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CELIAC SPRUE: AN UPDATE Sami N. Arslanlar, MD DIGESTIVE HEALTH ASSOCIATES OF TEXAS November 14, 2009. CASE. 53 year old white male presents with fatigue Daily diarrhea for years, peripheral neuropathy, osteoporosis No family history Drinks beer daily 117 lbs 5 feet 10 inches

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celiac sprue an update sami n arslanlar md digestive health associates of texas november 14 2009

CELIAC SPRUE: AN UPDATESami N. Arslanlar, MDDIGESTIVE HEALTH ASSOCIATES OF TEXASNovember 14, 2009

slide2
CASE
  • 53 year old white male presents with fatigue
  • Daily diarrhea for years, peripheral neuropathy, osteoporosis
  • No family history
  • Drinks beer daily
  • 117 lbs 5 feet 10 inches
  • Cachectic, guaiac positive
  • Hgb 7.6 Hct 26.2 MCV 72 Plt 612 Ferritin <10
  • Alb 1.8 INR 1.6 TB 0.1 AST 119 ALT 118 Alk phos 227 Calcium 5.6 Phos 1
slide3
CASE
  • Colonoscopy – normal
  • EGD – normal
  • Small bowel biopsies
    • severe villous atrophy with increased intraepithelial lymphocytes and lamina propria plasma cells
  • Serologies –
    • Anti endomysial IgA antibody +
    • Anti gliadin IgA antibody +
    • Anti gliadin IgG antibody +
slide4
CASE
  • Educated on gluten free diet
  • Improved clinically
  • Seen in clinic 6 months later with ascites
  • EGD, enteroscopy twice
  • Diagnosed with refractory celiac sprue
  • Treated with Prednisone
objectives
OBJECTIVES
  • What is celiac disease?
  • Will I ever see a patient with celiac disease?
  • Why do I need to know about it?
  • How do I diagnose celiac disease?
  • If I ever diagnose celiac disease, what should I worry about?
  • What is the treatment?
definition
DEFINITION
  • Gluten-sensitive enteropathy
  • Small intestinal malabsorption of nutrients after the ingestion of wheat gluten or related proteins from rye and barley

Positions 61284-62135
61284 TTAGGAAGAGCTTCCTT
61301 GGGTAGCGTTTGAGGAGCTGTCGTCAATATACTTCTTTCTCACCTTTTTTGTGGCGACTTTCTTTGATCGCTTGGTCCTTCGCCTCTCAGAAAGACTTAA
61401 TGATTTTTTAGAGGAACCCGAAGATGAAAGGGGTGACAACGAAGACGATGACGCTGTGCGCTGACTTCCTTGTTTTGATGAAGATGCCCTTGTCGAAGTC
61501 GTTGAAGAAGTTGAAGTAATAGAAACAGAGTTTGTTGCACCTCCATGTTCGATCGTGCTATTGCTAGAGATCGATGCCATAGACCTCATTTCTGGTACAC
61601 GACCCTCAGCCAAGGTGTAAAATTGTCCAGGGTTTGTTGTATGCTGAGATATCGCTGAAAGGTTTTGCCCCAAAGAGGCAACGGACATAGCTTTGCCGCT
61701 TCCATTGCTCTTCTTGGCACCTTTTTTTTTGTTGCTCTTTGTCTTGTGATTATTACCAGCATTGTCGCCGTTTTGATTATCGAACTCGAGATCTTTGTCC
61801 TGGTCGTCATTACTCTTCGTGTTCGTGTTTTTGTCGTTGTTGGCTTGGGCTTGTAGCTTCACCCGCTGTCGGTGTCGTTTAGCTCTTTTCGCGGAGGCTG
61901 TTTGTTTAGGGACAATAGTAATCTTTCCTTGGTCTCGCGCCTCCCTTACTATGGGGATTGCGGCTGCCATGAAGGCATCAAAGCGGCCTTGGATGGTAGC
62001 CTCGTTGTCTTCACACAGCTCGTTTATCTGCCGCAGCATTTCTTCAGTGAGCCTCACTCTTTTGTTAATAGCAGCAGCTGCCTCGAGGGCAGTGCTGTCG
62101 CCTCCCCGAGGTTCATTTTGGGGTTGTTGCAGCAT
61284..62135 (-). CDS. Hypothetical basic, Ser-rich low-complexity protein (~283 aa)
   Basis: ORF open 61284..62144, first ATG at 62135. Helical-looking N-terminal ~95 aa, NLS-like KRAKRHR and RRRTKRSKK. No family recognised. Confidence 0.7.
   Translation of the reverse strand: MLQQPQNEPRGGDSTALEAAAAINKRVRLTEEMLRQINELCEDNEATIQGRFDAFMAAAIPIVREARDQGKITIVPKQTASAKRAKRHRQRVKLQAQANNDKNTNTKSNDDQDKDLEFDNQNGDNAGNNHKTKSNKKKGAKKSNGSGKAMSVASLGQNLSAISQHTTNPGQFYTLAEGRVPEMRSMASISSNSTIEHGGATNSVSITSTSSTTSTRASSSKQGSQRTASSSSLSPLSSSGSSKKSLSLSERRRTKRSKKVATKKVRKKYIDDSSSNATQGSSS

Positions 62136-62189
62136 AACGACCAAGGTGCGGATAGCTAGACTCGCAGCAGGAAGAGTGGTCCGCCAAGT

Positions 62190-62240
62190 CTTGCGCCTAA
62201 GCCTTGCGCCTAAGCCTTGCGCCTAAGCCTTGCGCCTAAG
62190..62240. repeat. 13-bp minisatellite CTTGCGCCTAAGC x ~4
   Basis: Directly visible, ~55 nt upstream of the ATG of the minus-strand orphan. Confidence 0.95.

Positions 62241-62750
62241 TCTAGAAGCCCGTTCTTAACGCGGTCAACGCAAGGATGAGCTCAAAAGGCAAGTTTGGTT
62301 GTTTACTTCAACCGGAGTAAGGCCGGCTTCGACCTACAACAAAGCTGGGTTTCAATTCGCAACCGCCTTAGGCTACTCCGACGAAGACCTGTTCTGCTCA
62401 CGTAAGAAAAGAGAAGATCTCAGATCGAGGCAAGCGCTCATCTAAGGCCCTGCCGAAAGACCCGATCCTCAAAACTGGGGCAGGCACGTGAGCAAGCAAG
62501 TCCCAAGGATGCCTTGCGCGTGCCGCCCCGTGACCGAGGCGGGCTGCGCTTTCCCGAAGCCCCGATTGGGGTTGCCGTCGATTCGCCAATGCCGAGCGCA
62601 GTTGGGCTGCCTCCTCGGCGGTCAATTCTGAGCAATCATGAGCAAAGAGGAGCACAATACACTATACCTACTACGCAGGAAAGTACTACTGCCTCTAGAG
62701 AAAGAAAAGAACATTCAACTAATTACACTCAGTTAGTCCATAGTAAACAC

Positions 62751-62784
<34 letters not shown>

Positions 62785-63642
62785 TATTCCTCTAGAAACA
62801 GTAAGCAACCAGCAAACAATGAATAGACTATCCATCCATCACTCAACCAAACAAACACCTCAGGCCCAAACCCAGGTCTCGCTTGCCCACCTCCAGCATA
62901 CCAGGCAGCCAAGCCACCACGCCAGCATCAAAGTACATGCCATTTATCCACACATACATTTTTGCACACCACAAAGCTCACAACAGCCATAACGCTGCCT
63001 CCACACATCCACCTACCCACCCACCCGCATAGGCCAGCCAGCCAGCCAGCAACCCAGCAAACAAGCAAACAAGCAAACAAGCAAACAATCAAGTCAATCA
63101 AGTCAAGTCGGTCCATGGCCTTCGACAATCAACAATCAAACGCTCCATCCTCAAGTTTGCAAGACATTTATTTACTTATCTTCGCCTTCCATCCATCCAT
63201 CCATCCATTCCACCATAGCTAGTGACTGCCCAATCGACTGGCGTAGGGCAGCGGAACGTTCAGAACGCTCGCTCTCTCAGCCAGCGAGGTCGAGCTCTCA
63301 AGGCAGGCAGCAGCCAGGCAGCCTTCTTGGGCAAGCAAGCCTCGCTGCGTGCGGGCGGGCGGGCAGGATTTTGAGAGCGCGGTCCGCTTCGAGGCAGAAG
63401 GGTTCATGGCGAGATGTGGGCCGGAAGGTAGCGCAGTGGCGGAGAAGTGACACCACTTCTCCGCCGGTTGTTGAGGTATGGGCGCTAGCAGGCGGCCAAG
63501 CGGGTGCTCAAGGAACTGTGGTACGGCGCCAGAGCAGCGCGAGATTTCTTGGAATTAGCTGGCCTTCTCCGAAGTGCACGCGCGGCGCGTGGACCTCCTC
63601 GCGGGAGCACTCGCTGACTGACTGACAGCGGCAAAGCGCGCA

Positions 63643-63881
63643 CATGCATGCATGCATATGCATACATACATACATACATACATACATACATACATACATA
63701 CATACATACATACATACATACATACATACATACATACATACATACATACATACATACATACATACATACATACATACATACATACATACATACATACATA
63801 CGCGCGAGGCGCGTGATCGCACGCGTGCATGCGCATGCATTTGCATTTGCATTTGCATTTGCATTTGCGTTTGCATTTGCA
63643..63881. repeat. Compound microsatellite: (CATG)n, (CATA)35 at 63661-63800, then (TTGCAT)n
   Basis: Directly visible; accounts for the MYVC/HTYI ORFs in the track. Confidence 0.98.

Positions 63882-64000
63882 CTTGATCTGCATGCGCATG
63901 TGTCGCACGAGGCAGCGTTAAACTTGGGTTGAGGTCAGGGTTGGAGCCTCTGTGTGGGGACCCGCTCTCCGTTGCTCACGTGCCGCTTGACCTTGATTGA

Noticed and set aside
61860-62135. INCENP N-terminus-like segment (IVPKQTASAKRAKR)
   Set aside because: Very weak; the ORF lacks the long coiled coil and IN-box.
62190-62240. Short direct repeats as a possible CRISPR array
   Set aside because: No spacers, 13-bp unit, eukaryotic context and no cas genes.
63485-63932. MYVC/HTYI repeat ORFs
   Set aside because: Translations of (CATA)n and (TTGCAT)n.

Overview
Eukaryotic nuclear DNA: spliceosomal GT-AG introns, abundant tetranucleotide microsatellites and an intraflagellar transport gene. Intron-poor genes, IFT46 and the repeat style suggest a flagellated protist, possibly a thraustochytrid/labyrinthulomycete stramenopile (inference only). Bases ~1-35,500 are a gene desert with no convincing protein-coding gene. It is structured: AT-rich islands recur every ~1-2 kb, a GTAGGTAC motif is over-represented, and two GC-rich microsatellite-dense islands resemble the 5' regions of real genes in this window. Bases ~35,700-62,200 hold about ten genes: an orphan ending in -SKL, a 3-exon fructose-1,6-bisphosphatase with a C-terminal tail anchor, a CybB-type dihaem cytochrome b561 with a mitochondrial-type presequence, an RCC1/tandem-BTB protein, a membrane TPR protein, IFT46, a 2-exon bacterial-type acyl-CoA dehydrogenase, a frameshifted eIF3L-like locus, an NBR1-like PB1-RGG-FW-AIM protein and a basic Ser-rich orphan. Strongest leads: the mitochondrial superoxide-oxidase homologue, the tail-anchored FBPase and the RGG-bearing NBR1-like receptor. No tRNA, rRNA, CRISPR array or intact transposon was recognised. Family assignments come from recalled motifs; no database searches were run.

• Characteristic villous atrophy of small intestinal mucosa
  • Prompt clinical and histologic improvement after strict gluten-free diet
  • Clinical relapse when gluten reintroduced
history
HISTORY
  • W.K. Dicke, Dutch pediatrician in early 1930s
  • Observation of relationship between celiac disease and bread
  • During WW II in Netherlands, food, particularly cereals, was scarce
  • Children with CD improved
  • At end of war, Swedish Air Forces supplied bread
  • Children with CD relapsed
celiac disease pediatrics
CELIAC DISEASE: PEDIATRICS
  • Classic presentation
    • Present 1-2 yo after cereals introduced in diet
    • Steatorrhea, vomiting, crampy abdominal pain
    • Failure to thrive, muscle wasting, abdominal distention
celiac disease in us
CELIAC DISEASE IN US
  • Prevalence is 1/3000
  • EMA + in 1/250 blood donors
  • Green et al surveyed support groups nationwide
    • Median age of diagnosis 46
    • Diagnosis delayed mean of 12 months but up to 10 years
    • Initial diagnoses
      • IBS
      • Psychological disorder
      • Fibromyalgia
the characters
THE CHARACTERS
  • HLA-DQ2, HLA-DQ8
  • Cereals
  • Gliadin
  • Tissue transglutaminase
gliadin
GLIADIN
  • Digestion studies reveal persistent 33-mer, residues 56-89
  • Carries multiple copies of three epitopes that are immunogenic in CS
  • Similar sequences in hordeins (barley) and secalins (rye)
  • Residues 57-68 and 62-75 stimulated all small intestinal gluten sensitive T cell clones from 4 adult celiac patients with HLA-DQ2
direct toxic effects of gliadin
DIRECT TOXIC EFFECTS OF GLIADIN
  • Reduction in number of junctional complexes altering intestinal permeability
  • Upregulation of HLA-DR expression
  • Changes in cell shape and size
  • Reduction in growth and viability
  • Decreased synthesis of nucleic acids and proteins
  • Cell damage mediated by lysosomes with signs of apoptosis

Similar changes seen in duodenal biopsy of CS patients

transglutaminase
TRANSGLUTAMINASE
  • Liver enzyme that incorporates amines into proteins
  • Mediators of biological glue
  • Factor XIIIa
  • Tranglutaminase I
    • Crosslinks proteins that comprise the cell envelope
transglutaminase ii ttg in disease
TRANSGLUTAMINASE II (tTG) IN DISEASE
  • Inclusion body myositis
  • Alzheimer’s disease
  • Parkinson’s disease
  • Progressive supranuclear palsy
  • Huntingtons disease
serological tests
SEROLOGICAL TESTS
  • Antigliadin (AGA) IgA
  • Antiendomysial (EMA) IgA
  • Antitissue transglutaminase (tTG) IgA
  • Total serum IgA level
  • Genetic testing